Recently, I have been rejected from a few a jobs because I did not show the appropriate amount of "passion" or "energy levels" during the interviews. When I asked for feedback, I usually got some actionable feedback, but also comments I found vague and subjective:

  • A startup said that they "felt that the energy levels we experienced with others was higher and fit better with our style."
  • A video game company said that the two top candidates "were very passionate about a particular tech or about games."

I'm wondering: are these to do with cultural fit or are these comments on communication style (e.g. I'm too matter-of-fact or monotone or whatever)? I'm leaning towards communication style, as I have gotten feedback in the past that my verbal communication could be improved.

The more important question: are there any tangible and actionable things I can do to communicate the appropriate amount of "passion" or "energy levels"? Or are these too subjective and/or vague?

  • Can you give us some examples of the interviewer's questions and your corresponding answers ? If we may have your practical examples in real interviews, we will be able provide realistic and more helpful inputs. Feb 4, 2022 at 0:22
  • 4
    What is your ideal employer? What is your ideal job? May be if you take a more targeted approach, you won't need to fake your enthusiasm. Feb 4, 2022 at 7:58
  • 4
    I think it's likely that the people telling you that you don't have enough passion or energy are trying to find employees with a "live to work" attitude that will put in 80 hour weeks gladly (until they inevitably burn out). If you really do love the idea of working for a start up or a computer game company (do yourself a favour and research that industry if you don't already have knowledge of it) finding out how to show more passion and energy is useful. If you want to "work to live" not the other way around it might be in your best interest not to get hired by these people.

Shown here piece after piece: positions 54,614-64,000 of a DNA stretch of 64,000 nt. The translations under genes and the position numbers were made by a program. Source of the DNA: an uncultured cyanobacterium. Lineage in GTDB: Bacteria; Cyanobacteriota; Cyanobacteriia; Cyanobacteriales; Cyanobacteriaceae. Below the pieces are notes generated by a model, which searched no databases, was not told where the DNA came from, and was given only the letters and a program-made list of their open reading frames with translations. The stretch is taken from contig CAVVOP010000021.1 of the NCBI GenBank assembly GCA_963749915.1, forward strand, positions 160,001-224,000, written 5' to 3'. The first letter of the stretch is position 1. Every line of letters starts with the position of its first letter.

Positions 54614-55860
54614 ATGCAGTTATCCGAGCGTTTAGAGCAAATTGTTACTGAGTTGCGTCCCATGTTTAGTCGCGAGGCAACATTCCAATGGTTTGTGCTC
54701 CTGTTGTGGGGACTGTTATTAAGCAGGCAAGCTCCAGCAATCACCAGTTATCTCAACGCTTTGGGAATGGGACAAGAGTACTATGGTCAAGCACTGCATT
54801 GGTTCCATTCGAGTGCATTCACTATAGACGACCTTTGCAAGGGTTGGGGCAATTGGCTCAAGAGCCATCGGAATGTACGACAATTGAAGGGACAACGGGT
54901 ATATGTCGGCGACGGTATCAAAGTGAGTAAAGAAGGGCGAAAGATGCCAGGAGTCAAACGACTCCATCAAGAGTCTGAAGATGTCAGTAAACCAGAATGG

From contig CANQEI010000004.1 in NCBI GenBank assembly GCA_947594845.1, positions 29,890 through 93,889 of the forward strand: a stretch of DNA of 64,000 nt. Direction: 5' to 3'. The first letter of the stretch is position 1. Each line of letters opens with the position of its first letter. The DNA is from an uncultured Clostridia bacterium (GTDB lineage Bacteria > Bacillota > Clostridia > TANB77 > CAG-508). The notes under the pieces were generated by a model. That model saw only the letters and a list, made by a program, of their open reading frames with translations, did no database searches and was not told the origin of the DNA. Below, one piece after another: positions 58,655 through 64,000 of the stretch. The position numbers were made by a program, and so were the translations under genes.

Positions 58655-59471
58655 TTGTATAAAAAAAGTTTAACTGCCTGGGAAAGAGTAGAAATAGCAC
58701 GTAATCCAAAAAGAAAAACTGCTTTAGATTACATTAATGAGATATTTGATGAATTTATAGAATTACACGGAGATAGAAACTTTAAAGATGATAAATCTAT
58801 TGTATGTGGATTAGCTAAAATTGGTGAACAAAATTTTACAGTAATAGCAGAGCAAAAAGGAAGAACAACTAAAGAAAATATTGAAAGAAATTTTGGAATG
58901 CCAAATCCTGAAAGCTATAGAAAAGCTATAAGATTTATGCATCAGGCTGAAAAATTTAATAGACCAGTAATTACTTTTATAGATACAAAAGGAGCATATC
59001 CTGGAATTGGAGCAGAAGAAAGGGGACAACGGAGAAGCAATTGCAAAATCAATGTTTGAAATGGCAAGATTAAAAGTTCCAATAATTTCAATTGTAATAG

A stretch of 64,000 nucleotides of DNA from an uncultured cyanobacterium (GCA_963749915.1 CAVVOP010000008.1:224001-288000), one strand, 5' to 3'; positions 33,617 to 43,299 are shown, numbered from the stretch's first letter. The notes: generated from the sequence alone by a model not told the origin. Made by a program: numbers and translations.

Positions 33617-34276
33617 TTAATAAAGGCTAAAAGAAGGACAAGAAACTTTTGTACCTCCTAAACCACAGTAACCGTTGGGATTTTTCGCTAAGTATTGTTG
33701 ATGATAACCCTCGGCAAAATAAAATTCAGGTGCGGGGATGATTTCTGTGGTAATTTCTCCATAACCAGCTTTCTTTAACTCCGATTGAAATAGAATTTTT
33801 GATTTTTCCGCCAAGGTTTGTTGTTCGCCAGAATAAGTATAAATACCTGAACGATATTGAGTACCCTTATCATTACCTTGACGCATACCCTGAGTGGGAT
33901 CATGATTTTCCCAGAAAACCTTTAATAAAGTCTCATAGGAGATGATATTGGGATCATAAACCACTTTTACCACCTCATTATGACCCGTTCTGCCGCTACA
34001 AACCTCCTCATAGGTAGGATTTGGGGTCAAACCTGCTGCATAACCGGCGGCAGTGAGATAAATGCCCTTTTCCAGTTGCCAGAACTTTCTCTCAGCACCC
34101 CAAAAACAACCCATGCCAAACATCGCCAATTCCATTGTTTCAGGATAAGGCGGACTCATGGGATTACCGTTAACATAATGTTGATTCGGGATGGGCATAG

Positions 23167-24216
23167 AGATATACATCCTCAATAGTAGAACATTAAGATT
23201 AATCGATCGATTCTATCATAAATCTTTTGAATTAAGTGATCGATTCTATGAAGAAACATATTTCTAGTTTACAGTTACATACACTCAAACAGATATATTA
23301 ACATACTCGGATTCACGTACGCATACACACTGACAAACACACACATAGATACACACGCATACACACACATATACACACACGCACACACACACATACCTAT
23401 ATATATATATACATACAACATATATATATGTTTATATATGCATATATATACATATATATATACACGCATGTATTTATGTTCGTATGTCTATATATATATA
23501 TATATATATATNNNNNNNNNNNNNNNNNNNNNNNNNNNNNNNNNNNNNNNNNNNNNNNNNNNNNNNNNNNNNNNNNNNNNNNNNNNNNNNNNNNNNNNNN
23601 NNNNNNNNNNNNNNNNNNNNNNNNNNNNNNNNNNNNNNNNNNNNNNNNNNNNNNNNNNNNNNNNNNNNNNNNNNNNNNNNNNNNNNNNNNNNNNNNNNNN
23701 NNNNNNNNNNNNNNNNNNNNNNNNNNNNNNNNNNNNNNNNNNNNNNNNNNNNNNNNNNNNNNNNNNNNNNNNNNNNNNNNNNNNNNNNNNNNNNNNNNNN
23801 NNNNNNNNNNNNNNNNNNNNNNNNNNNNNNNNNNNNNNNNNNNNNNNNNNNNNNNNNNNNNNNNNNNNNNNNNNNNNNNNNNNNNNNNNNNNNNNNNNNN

– Eric Nolan
    Feb 4, 2022 at 10:35
  • 1
    I agree with @EricNolan -- the first thing I thought of was they were looking for people that would not object to having their entire life be solely about their job and nothing else. That's fine if you're building your own business (or maybe apprenticing so you can achieve some future success). I don't think it's very smart to do it for someone else's business.
    – ColleenV
    Feb 4, 2022 at 17:04
  • 1
    @Job_September_2020 For the game company, the interview was mainly technical (e.g. what's the difference between TCP & UDP? What's IaaS?). But I think one question was "What technologies do you like working with?" and maybe I wasn't excited by any particular technology? The startup generally asked me about my background.
    – zmike
    Feb 4, 2022 at 17:45

1 Answer 1


The more important question: are there any tangible and actionable things I can do to communicate the appropriate amount of "passion" or "energy levels"?

I like to learn enough about my prospective employers and their products before interviewing. That way I could ask good questions and discuss what I liked. That always helped me show a high level of interest/passion/energy.

If someone in my professional network worked there, or knows the company well, that is often a source of good discussion points and energy.

Otherwise, an interesting domain, or a great startup opportunity can usually help get your energy level up.

If you have energy, but your communication style isn't projecting that, you can practice mock interviews with a trusted friend.

Or are these too subjective and/or vague?

By definition, they are subjective.

But if you try hard enough, you can talk about the company and products with energy.

  • 2
    Knowing their product (which I will be writing software for) got me my next job. Plus knowing how their technology worked. That was 20 minutes google plus 1 hour watching a video. And energy seems quite important. I’ve got an offer out of most interviews, except when I wasn’t quite convinced about the job, I tried just as hard without any success ever.
    – gnasher729
    Feb 4, 2022 at 6:15

You must log in to answer this question.

Not the answer you're looking for? Browse other questions tagged .